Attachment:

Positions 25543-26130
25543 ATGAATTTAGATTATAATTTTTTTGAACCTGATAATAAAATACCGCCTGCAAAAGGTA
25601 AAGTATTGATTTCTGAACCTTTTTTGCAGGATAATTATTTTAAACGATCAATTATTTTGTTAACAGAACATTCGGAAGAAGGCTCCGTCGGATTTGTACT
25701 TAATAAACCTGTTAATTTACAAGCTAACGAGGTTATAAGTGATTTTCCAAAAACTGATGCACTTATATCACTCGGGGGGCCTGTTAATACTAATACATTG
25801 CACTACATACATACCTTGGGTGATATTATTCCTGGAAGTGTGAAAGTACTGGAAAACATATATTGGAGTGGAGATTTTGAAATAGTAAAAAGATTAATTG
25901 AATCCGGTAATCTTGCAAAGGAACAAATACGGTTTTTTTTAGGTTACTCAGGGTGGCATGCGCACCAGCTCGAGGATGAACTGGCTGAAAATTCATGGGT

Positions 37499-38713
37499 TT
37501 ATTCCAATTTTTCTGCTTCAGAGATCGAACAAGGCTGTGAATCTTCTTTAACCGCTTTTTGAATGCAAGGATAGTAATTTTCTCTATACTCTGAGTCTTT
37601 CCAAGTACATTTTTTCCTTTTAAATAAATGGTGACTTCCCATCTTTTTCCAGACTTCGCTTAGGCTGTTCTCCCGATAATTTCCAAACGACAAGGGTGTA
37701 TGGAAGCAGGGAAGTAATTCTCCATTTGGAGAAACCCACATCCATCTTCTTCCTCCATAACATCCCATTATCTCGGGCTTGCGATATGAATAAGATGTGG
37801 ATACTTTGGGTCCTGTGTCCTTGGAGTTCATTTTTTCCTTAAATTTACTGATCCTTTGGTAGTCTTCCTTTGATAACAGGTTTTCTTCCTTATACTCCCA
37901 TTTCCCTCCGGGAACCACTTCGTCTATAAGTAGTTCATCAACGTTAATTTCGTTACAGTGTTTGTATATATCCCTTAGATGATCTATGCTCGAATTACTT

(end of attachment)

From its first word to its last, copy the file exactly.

Positions 25543-26130
25543 ATGAATTTAGATTATAATTTTTTTGAACCTGATAATAAAATACCGCCTGCAAAAGGTA
25601 AAGTATTGATTTCTGAACCTTTTTTGCAGGATAATTATTTTAAACGATCAATTATTTTGTTAACAGAACATTCGGAAGAAGGCTCCGTCGGATTTGTACT
25701 TAATAAACCTGTTAATTTACAAGCTAACGAGGTTATAAGTGATTTTCCAAAAACTGATGCACTTATATCACTCGGGGGGCCTGTTAATACTAATACATTG
25801 CACTACATACATACCTTGGGTGATATTATTCCTGGAAGTGTGAAAGTACTGGAAAACATATATTGGAGTGGAGATTTTGAAATAGTAAAAAGATTAATTG
25901 AATCCGGTAATCTTGCAAAGGAACAAATACGGTTTTTTTTAGGTTACTCAGGGTGGCATGCGCACCAGCTCGAGGATGAACTGGCTGAAAATTCATGGGT

Positions 37499-38713
37499 TT
37501 ATTCCAATTTTTCTGCTTCAGAGATCGAACAAGGCTGTGAATCTTCTTTAACCGCTTTTTGAATGCAAGGATAGTAATTTTCTCTATACTCTGAGTCTTT
37601 CCAAGTACATTTTTTCCTTTTAAATAAATGGTGACTTCCCATCTTTTTCCAGACTTCGCTTAGGCTGTTCTCCCGATAATTTCCAAACGACAAGGGTGTA
37701 TGGAAGCAGGGAAGTAATTCTCCATTTGGAGAAACCCACATCCATCTTCTTCCTCCATAACATCCCATTATCTCGGGCTTGCGATATGAATAAGATGTGG
37801 ATACTTTGGGTCCTGTGTCCTTGGAGTTCATTTTTTCCTTAAATTTACTGATCCTTTGGTAGTCTTCCTTTGATAACAGGTTTTCTTCCTTATACTCCCA
37901 TTTCCCTCCGGGAACCACTTCGTCTATAAGTAGTTCATCAACGTTAATTTCGTTACAGTGTTTGTATATATCCCTTAGATGATCTATGCTCGAATTACTT